The easiest and fastest way to check for hydration is to test for skin elasticity. Pinch some skin and then pull, either at the neck or the tip of the shoulder. If the skin is slow to return to its regular shape, it is a sign of dehydration. If the skin regains its place instantly, the horse is probably well hydrated. However, this is not a guarantee, as the horse could have drawn water from its reserveslike that of the large intestineto send it to the rest of the body to compensate. In older horses with less elastic skin, it is advisable to use the fold of the eyelid. Another reliable and easy method is to check the capillary refill time. A good technique is also to monitor the manure: the pellets should hold their shape, but contain a large amount of water (confirming that there is water in the large intestine). The most accurate method remains a blood test, but there is a delay between sampling and results.


The rehydration method will depend on the degree of dehydration. In the case of mild dehydration, i.e. after intense exercise, it is suggested to administer water having a concentration of 0.45% to 0.9% of electrolytes (between 90 g and 180 g per 20 litres) at a temperature of about 20C within minutes following exercise, and then offer clear water at the same temperature immediately after. Using this method, researchers found an increase in the total amount of water ingested and an improvement in the state of hydration. Generally, at this level of dehydration, the horse is thirsty. The popular belief is that a horse should not be given water immediately after exercise to avoid complications that could cause colic or laminitis. In fact, this is true only for cold water and not for tepid water. The horses reflex is to drink almost immediately after exercise as well as after eating. So do not miss these two windows of opportunity to have him drink.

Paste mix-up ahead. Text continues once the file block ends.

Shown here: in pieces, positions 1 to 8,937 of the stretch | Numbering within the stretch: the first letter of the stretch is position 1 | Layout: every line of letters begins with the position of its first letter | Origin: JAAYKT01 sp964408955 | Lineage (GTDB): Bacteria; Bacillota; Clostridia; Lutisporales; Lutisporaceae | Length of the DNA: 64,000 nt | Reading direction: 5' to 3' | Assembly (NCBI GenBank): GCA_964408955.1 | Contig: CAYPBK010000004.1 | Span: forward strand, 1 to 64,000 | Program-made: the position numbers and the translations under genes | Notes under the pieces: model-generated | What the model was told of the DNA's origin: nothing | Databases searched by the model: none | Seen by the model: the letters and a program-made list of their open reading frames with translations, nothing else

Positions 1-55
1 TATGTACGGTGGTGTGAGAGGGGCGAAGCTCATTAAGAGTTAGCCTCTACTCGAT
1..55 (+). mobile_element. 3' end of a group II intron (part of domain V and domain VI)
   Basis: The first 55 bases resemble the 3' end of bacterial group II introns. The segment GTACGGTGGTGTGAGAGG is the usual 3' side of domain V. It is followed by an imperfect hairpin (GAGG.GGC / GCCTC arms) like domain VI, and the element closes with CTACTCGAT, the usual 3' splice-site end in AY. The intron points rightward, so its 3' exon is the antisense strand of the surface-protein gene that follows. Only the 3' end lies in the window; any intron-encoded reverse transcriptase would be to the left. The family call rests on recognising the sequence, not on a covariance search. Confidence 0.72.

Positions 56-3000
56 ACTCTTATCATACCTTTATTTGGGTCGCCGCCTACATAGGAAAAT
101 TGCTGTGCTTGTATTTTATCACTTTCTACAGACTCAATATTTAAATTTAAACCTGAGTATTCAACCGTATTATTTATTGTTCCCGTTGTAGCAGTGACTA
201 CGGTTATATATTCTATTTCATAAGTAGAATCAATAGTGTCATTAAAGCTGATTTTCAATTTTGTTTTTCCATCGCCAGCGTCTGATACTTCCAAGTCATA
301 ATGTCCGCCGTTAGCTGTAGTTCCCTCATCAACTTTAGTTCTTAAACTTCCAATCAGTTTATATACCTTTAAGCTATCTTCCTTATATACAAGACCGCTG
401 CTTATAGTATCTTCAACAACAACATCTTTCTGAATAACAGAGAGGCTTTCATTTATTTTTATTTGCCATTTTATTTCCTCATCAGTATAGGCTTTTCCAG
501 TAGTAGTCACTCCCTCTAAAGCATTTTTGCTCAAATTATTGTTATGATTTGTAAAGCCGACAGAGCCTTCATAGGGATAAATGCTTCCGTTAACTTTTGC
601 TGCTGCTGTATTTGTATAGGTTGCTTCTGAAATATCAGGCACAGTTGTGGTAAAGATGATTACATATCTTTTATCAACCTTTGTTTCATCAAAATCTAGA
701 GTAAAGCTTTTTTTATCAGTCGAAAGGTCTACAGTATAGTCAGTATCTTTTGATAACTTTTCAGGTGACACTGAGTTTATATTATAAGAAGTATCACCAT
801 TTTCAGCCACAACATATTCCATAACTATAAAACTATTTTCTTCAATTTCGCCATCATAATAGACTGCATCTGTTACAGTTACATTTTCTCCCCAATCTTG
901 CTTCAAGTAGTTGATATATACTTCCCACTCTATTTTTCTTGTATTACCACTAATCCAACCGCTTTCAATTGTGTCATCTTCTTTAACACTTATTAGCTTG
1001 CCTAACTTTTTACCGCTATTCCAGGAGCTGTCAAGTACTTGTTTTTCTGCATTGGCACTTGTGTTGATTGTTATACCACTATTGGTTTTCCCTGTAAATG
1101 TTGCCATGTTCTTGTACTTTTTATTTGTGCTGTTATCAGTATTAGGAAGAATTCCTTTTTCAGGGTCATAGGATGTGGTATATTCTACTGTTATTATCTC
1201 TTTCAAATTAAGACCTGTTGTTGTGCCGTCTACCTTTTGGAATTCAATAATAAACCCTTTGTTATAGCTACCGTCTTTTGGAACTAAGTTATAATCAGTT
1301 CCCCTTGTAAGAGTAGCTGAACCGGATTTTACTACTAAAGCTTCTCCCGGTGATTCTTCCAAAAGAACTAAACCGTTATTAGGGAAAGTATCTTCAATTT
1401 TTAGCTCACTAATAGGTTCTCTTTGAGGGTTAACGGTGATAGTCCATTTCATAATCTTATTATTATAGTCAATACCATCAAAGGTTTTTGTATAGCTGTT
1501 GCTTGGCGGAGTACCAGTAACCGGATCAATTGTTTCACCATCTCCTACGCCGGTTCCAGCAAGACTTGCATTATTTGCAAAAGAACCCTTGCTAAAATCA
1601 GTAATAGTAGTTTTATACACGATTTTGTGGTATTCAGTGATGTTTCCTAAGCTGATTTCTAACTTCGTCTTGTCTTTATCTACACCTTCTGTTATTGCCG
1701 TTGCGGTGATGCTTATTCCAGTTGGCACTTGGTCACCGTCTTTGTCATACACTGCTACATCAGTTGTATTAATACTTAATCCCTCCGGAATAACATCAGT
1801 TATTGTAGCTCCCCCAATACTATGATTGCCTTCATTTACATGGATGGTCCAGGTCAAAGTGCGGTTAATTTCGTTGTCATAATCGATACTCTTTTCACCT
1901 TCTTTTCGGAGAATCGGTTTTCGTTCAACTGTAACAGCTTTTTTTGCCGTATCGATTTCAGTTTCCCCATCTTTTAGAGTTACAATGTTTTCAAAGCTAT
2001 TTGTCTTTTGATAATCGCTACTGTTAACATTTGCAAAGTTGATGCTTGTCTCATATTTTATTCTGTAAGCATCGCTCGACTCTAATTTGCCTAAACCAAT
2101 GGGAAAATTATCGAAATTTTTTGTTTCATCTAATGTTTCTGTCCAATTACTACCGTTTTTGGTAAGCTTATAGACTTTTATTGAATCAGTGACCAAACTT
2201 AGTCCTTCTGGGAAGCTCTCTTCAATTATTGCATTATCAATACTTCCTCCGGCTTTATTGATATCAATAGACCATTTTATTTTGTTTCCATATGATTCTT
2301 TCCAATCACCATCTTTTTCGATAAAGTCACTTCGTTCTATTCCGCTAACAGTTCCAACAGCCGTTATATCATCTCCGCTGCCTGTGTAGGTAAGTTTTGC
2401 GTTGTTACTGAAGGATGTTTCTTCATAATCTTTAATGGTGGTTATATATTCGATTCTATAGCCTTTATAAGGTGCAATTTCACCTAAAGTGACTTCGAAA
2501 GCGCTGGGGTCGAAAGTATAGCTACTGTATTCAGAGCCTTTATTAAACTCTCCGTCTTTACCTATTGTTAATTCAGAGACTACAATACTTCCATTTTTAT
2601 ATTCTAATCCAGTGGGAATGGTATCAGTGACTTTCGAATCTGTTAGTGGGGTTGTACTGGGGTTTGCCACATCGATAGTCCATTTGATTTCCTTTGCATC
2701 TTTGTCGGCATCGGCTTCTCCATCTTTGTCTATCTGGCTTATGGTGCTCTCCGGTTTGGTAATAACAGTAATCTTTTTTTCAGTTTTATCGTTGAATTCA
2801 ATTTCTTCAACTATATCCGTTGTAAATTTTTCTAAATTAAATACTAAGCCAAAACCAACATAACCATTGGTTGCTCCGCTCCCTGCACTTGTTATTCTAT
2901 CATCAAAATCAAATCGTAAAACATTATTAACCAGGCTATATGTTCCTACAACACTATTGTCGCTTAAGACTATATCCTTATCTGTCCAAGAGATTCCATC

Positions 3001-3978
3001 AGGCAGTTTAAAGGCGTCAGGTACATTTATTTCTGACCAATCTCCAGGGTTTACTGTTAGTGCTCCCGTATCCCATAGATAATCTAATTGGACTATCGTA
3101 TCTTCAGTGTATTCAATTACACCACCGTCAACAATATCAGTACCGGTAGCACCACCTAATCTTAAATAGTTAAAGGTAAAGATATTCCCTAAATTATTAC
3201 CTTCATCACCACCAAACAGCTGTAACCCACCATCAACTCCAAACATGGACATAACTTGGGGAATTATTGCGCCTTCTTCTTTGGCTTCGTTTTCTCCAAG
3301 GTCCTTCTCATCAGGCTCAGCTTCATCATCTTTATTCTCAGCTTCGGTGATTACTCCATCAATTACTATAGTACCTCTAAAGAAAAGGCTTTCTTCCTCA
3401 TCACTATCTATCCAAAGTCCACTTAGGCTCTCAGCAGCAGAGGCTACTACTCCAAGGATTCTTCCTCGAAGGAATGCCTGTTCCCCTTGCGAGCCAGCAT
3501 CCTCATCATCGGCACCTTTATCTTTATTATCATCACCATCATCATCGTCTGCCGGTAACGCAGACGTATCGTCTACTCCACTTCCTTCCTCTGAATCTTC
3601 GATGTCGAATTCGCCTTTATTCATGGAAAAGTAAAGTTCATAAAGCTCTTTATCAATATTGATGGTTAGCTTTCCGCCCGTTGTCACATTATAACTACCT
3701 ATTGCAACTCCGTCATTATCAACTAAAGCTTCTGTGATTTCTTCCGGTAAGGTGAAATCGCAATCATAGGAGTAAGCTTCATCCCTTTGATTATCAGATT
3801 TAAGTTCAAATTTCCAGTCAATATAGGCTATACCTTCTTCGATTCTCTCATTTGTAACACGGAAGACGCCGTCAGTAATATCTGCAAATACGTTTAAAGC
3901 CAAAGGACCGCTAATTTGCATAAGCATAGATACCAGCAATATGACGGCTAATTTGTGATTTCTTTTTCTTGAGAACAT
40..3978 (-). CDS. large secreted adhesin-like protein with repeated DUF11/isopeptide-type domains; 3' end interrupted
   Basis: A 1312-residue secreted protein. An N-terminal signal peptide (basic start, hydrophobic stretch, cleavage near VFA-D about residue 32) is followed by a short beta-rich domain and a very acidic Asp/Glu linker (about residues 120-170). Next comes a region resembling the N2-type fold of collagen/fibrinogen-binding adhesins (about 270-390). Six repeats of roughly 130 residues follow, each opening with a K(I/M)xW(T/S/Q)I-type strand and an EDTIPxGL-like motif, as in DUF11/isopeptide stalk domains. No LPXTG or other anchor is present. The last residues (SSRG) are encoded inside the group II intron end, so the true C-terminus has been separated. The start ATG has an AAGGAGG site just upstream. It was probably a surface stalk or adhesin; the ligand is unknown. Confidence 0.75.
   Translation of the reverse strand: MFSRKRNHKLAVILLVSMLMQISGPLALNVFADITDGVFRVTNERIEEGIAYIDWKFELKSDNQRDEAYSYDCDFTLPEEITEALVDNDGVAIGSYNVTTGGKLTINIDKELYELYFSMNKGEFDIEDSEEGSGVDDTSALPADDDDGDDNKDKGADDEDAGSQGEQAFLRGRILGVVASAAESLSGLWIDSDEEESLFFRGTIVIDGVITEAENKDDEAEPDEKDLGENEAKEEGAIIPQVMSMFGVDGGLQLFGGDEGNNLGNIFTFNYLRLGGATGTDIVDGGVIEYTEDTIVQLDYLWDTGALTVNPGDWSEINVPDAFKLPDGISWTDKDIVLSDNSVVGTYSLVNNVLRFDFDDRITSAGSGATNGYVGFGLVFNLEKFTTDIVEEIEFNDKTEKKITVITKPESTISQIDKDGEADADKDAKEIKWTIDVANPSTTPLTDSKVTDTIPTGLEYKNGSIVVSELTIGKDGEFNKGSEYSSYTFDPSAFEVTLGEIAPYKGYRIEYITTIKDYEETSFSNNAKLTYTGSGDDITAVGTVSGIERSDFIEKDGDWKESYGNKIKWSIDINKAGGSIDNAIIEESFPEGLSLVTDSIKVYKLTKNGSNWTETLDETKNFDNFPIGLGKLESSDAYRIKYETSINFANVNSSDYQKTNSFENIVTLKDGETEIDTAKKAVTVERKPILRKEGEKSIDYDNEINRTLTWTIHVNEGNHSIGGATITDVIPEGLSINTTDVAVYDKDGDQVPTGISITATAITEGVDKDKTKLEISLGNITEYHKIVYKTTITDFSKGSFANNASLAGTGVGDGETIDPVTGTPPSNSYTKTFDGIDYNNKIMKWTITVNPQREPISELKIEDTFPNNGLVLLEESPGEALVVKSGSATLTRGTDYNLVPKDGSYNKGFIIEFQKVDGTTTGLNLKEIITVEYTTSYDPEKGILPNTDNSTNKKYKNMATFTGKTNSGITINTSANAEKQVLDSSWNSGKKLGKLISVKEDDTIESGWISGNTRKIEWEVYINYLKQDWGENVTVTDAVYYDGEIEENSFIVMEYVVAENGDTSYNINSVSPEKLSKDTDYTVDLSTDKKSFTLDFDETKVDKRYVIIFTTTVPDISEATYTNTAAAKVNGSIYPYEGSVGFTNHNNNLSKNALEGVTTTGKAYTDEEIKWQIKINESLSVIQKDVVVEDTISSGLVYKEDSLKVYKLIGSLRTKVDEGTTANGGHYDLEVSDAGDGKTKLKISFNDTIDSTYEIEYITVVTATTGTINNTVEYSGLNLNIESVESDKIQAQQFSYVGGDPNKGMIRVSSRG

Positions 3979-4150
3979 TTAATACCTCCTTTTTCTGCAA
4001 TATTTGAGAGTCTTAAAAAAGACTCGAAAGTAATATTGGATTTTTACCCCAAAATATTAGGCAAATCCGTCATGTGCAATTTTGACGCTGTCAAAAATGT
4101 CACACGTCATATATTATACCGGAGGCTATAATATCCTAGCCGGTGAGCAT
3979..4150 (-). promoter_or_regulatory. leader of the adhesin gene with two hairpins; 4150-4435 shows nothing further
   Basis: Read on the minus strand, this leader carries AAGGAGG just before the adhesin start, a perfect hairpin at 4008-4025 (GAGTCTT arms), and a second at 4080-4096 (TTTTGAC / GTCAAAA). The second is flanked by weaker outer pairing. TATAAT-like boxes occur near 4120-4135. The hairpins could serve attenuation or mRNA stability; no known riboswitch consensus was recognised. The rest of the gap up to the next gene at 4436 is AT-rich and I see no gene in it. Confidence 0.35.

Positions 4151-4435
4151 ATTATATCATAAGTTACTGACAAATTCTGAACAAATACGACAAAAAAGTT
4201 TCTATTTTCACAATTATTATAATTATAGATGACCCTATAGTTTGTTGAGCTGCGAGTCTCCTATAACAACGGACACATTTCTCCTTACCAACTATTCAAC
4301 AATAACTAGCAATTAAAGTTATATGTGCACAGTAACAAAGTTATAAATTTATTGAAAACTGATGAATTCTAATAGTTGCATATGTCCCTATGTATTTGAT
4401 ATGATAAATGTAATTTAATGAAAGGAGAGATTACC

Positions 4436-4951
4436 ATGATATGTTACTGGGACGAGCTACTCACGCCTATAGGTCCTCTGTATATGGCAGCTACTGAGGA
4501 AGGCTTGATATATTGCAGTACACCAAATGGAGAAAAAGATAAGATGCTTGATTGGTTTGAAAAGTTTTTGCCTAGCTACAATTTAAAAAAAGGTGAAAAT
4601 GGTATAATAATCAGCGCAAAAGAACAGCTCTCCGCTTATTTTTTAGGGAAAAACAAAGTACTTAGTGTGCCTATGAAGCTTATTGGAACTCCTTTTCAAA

In the case of medium level dehydration, it is generally recommended to have the horse intubated by a veterinarian, because the horse does no longer feel thirst. In addition, the quantities of water and electrolytes to replace what is needed are so great that the horse will not succeed in ingesting them without intervention.

In the case of severe dehydration, and even occasionally for the more moderately affected horse, it is necessary to administer a large quantity of the electrolyte solution intravenously. This treatment should also always be done under the supervision of a veterinarian, as excess intravenous potassium can cause cardiac arrest.


Over consumption of water without the addition of electrolytes will not lead to a rapid improvement in your horse. Unlike salt water, pure water does not help the horse to feel thirst, and it does not help reestablish electrolyte stores.